Some Questions On Taking The CDL Test

Topic 3019 | Page 1

Page 1 of 1
Derek H.'s Comment
member avatar

Hello, I am planning to get my cdl class b soon and I have a couple of questions that i hope you guys can answer.

1) when I do the on-road driving part of the test, when i'm preparing to drive across a railroad track and i slow down to check and there is a train coming, Do I stop and wait for the train to go by even if its completely clear that I can cross the tracks in time or should I stop and wait?(for passive tracks that don't have lights and gates)(I know this question is obvious, but Ive seached everywhere for this answer and all the rules say is slow down and check... I just want to be competely sure for the test)

2) As I said, I'm planning on getting my class B cdl. I've read that some states are now making it manditory to have manual tranny endorsements in order to drive one. Are there enough driving jobs out there that use automatic so i don't have to worry about this?

2.5) Also, I currently drive a manual station wagon, so i know how to drive one, but never driven a double clutch before (although I reseached it and know the steps). Do you think I should go ahead and attempt the manual test or play it safe and test with the automatic?

3) Will I be able to ask the instructor questions before the tests on how to do them? If not could you answer these following questions.

3a) For the pre-trip test, should i perform both brake tests or just the air brake test?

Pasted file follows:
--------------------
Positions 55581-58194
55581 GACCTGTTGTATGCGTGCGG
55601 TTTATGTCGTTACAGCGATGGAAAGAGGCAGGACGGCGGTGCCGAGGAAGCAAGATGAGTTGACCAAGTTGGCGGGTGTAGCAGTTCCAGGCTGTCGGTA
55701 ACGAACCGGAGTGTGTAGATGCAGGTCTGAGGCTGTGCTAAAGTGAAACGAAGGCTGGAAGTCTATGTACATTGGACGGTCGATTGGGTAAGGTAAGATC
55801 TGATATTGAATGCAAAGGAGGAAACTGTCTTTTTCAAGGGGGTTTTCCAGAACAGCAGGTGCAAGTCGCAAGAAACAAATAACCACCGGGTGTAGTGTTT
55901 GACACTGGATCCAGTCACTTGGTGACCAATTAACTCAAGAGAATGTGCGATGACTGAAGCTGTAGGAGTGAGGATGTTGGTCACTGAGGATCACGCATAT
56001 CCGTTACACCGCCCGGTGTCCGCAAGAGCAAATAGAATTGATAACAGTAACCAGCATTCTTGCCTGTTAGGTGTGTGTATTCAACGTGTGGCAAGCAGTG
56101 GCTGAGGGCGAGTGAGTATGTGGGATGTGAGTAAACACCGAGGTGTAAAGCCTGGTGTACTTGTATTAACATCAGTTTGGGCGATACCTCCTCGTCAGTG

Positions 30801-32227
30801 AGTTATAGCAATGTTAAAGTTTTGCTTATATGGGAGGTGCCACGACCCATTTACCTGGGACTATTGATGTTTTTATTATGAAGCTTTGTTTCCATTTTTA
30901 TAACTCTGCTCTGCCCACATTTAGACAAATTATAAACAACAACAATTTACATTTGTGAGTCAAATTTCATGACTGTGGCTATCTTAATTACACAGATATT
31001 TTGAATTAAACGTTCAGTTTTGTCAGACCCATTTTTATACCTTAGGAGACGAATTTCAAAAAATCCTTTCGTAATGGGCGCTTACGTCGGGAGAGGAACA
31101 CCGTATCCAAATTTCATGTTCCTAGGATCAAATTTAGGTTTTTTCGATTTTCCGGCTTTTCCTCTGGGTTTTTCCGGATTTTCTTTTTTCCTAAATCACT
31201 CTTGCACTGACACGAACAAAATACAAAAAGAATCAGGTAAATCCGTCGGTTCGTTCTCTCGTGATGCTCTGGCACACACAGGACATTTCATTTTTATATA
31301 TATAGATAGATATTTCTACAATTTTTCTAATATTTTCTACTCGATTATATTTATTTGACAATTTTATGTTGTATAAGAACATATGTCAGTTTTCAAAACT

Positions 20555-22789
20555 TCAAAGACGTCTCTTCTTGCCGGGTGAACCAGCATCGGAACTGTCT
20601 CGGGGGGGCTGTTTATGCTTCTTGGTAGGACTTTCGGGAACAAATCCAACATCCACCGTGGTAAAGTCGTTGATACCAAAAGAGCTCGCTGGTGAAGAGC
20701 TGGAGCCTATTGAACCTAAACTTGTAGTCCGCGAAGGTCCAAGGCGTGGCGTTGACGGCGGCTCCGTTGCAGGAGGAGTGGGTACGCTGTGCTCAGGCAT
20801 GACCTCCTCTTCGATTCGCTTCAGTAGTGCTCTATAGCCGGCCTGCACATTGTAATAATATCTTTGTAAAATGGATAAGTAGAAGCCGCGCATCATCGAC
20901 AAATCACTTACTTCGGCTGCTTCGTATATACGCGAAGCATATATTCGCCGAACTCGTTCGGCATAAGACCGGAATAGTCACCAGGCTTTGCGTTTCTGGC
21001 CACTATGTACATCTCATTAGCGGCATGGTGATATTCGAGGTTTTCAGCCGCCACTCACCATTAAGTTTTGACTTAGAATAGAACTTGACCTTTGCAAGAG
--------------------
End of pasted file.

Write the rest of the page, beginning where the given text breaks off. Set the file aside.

3b) About the 4 point brake check: in the back of the manual it says to do a method exactly one way, leaving out steps that was mentioned in the beginning of the manual. Steps are: Check build up rate, check governor cut in rate, and checking leak out rate before applying the brake pedal. Which way do you think I should do?

3c) How should i perform the pre-trip test, by checking the vehicle as it is, or say: "if the vehicle had this, I would do this"?

I am wanting to get my class A cdl eventually, but right now i don't have the time take the classes, and I believe that id be able to pass the class b tests without taking classes. I want to get started early on getting my experience behind the wheel for future class a positions.

Thanks for your time,

Derek

CDL:

Commercial Driver's License (CDL)

A CDL is required to drive any of the following vehicles:

  • Any combination of vehicles with a gross combined weight rating (GCWR) of 26,001 or more pounds, providing the gross vehicle weight rating (GVWR) of the vehicle being towed is in excess of 10,000 pounds.